World Conference Econometric Society, 2000, Seattle

Michael Mandler, University of London |

Compromises Between Cardinality and Ordinality, with an Application to the Convexity of Preferences |

Session: C-11-14 Tuesday 15 August 2000 by Mandler, Michael |

By taking sets of utility functions as a primitive description of agents, we define an ordering over the measurability classes of assumptions on utility functions. Cardinal and ordinal assumptions constitute two types of measurability classes, but several standard assumptions lie strictly between these extremes. We apply the ordering to arguments for the convexity of preferences and show that diminishing marginal utility, which implies convexity, is an example of a compromise between cardinality and ordinality. Moreover, Arrow's (1951) explanation of convexity, proposed as an ordinal theory, in fact relies on utility functions that lie in the cardinal measurement class. In addition, we show that transitivity and order-density (but not completeness) fully characterize the ordinal preferences that can be induced from sets of utility functions. Finally, we derive a more general cardinality theorem for additively separable preferences. |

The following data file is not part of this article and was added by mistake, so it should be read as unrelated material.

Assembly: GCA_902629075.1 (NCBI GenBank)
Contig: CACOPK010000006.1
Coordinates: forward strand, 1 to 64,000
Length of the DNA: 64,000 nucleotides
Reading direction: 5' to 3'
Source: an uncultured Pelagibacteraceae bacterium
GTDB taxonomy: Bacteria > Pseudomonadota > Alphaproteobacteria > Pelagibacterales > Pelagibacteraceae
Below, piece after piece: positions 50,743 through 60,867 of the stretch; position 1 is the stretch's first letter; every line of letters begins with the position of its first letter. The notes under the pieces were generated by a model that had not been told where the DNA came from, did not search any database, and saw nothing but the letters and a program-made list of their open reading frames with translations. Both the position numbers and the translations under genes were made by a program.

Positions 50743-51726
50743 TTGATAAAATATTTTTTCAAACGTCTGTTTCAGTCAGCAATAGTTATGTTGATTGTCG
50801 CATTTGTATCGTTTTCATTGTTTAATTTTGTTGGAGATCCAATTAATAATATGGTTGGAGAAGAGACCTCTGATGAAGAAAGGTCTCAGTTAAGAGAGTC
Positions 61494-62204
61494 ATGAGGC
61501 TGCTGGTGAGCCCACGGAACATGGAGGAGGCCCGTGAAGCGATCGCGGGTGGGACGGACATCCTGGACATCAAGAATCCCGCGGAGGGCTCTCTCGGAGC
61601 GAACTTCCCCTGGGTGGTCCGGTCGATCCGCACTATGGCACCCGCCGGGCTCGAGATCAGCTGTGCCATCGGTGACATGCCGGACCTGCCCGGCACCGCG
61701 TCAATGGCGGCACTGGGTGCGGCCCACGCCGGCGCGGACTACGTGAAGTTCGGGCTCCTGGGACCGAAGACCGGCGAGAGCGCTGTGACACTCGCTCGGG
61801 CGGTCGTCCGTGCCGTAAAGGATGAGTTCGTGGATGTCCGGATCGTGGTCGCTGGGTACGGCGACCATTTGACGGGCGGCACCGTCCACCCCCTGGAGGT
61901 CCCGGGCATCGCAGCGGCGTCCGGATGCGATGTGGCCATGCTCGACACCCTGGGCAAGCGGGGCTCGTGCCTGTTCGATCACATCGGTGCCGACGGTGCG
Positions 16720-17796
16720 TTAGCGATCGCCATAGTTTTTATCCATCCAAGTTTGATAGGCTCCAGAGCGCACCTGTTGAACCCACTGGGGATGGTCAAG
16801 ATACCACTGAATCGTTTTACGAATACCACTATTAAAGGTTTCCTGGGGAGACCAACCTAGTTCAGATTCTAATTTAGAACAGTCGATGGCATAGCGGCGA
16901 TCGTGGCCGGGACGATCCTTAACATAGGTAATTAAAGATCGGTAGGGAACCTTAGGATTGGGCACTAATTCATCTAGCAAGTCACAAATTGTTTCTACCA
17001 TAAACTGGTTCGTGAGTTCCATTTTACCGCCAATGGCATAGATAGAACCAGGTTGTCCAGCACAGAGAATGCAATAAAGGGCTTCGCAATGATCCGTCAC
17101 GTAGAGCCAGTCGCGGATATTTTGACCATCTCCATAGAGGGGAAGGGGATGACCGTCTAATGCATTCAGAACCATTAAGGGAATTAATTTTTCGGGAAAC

Submitted paper full-text in .pdf |

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